The Law Amending the Civil Procedure Code (“RS Official Gazette” 87/18 of 13 November 2018) entered into force on 21 November 2018. The amendments concern Article 204 of the Civil Procedure Code (“RS Official Gazette”, Nos. 72/2011, 49/2013 – Constitutional Court Decision, 74/2013 - Constitutional Court Decision and 55/2014), which provides for alienation of disputed asset or right in a pending litigation and allows the acquirer of such asset or right to enter the litigation.
Prior to the amendments, Art 204 of the Civil Procedure Code comprised three paragraphs, as follows:
– If a party alienates the asset or right which is the subject of pending litigation, this shall not preclude the litigation from being completed between the same parties. (Paragraph 1)
– The person who acquired the asset or right which is the subject of pending litigation may enter the proceedings instead of the plaintiff or the defendant only subject to the consent of both parties. (Paragraph 2)
– In cases referred to under Paragraph 1 hereof, the ruling shall also produce effect on the acquirer”. (Paragraph 3)
A legal transaction whereby an asset or right in dispute has been alienated normally leads to the termination of legal standing. However, in order to protect the interests of the opposing party, the Code set down that the change in the legal standing that had occurred in the course of the litigation shall not preclude the litigation from being completed between the same parties. Thus, the rule requiring the Court to dismiss a case due to the lack of legal standing, had been waived.
Paragraph 3 explicitly provided that the ruling delivered in a litigation completed between the same parties shall also produce effect on the acquirer, since the party that had alienated the asset or right had acted in the proceedings in its own name with respect to another person’s right.
Act 204 still provides for the consequences of alienating an asset or right which is the subject of a pending litigation, however, the recent amendments have introduced the following changes to Paragraphs 2 & 3:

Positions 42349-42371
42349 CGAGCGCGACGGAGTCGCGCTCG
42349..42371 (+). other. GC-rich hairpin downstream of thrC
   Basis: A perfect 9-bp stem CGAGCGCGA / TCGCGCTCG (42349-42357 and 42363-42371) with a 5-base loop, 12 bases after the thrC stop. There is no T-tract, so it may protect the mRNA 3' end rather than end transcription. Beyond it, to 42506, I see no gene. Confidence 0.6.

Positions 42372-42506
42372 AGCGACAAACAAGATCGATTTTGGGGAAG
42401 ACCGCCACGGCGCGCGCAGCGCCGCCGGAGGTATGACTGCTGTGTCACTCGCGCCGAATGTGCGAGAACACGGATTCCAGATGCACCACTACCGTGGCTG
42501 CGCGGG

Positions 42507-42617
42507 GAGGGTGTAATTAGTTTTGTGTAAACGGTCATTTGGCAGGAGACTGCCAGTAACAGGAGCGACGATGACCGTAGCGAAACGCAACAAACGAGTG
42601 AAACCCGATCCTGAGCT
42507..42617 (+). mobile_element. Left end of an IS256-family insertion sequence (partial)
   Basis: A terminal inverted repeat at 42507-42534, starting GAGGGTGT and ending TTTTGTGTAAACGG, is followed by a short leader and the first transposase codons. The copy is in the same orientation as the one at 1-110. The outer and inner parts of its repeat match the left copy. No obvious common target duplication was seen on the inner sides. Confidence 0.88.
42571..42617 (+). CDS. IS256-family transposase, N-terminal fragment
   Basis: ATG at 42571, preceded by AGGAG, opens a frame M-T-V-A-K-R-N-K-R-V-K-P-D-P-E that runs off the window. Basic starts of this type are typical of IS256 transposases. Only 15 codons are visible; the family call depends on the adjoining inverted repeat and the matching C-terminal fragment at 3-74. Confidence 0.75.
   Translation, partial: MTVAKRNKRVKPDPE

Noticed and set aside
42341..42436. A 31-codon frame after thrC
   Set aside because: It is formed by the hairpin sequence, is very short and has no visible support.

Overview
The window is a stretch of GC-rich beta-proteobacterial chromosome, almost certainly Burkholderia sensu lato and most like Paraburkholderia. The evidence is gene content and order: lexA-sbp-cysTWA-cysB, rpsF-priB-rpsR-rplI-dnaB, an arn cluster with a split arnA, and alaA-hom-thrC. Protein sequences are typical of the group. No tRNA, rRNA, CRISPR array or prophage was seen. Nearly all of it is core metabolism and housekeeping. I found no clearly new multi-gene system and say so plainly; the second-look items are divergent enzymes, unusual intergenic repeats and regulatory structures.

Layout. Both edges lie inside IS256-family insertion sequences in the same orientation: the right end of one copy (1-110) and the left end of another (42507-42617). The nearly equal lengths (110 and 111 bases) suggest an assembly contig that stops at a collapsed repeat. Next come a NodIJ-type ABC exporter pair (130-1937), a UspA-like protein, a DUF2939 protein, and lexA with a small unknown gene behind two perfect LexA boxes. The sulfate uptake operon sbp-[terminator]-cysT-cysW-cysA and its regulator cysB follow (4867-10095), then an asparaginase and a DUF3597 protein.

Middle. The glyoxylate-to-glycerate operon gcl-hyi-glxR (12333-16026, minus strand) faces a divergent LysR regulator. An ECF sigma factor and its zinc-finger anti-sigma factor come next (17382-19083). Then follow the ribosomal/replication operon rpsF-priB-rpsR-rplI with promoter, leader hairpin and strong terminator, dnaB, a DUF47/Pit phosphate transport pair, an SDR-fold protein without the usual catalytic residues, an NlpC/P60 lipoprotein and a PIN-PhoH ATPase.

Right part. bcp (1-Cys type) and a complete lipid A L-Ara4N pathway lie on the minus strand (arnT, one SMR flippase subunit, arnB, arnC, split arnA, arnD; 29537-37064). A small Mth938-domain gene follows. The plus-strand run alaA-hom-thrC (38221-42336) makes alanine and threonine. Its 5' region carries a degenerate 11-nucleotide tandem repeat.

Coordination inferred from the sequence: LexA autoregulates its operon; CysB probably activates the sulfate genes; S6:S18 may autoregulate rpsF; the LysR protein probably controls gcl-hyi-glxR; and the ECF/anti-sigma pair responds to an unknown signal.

– The person who acquired the asset or right which is the subject of a pending litigation from the defendant, may enter the litigation in place of the defendant only with the consent of both parties. (Paragraph 2)
– The person who acquired the asset or right which is the subject of a pending litigation from the plaintiff, may enter the litigation in place of the plaintiff subject to a written consent submitted by the plaintiff to the Court. (Paragraph 3)
The consent from both parties is now required only when the asset or right was acquired from the defendant and the acquirer intends to take up the proceedings in his place (Paragraph 2). When the asset or right was acquired from the plaintiff, the acquirer needs only the plaintiff’s consent, given in writing and delivered to the Court, in order to take up the proceedings.
The third party that acquired the asset or right in dispute in the course of the litigation will now find it easier to take up proceedings as the plaintiff, because the Court will allow him to enter the litigation even where the defendant may object.
The NPL Resolution Strategy (“RS Official Gazette” No. 72/15) adopted by the Government, highlighted the issue of the sale of disputed non-performing loans (NPLs) after the bank as the seller has initiated litigation proceedings.
In such cases, prior to the amendments to the Civil Procedure Code, the new holder of NPL was unable to join or take over the litigation in place of the bank without consent of both parties. Such regulations presented an obstacle for NPL market development and the Action Plan for Implementation of the NPL Resolution Strategy provided for amendments to the Civil Procedure Code.
These amendments made it easier for the buyer of NPL to take up an already initiated litigation in place of the assignor bank, since this requires only a written consent of the plaintiff, submitted to the Court.
The amendments to the Code were initially aimed at the provision governing the effects of the ruling on the acquirer (Paragraph 3 prior to the amendments), as its application had raised issues in court practice.
The Code provided that a ruling delivered in litigation proceedings, in the course of which the disputed asset or right was alienated, should produce effect on the acquirer, without clarifying the conditions of such effect.
This would mean that the ruling would affect even the acquirer who acted in good faith.
The acquirer was thus bound by the ruling settling the right such person acquired while the litigation was ongoing, even though the acquirer may not have been a party or even aware of such litigation.
This issue was resolved by deleting the entire paragraph and this provision is no longer contained in the Code following the recent amendments.
However, this begs the question of practical consequences for third parties – whether or not they need to initiate new litigation to enforce or defend the acquired asset or right. Author: Natasa Stojnov, Attorney-at-Law, TSG Tomic Sindjelic Groza Law Office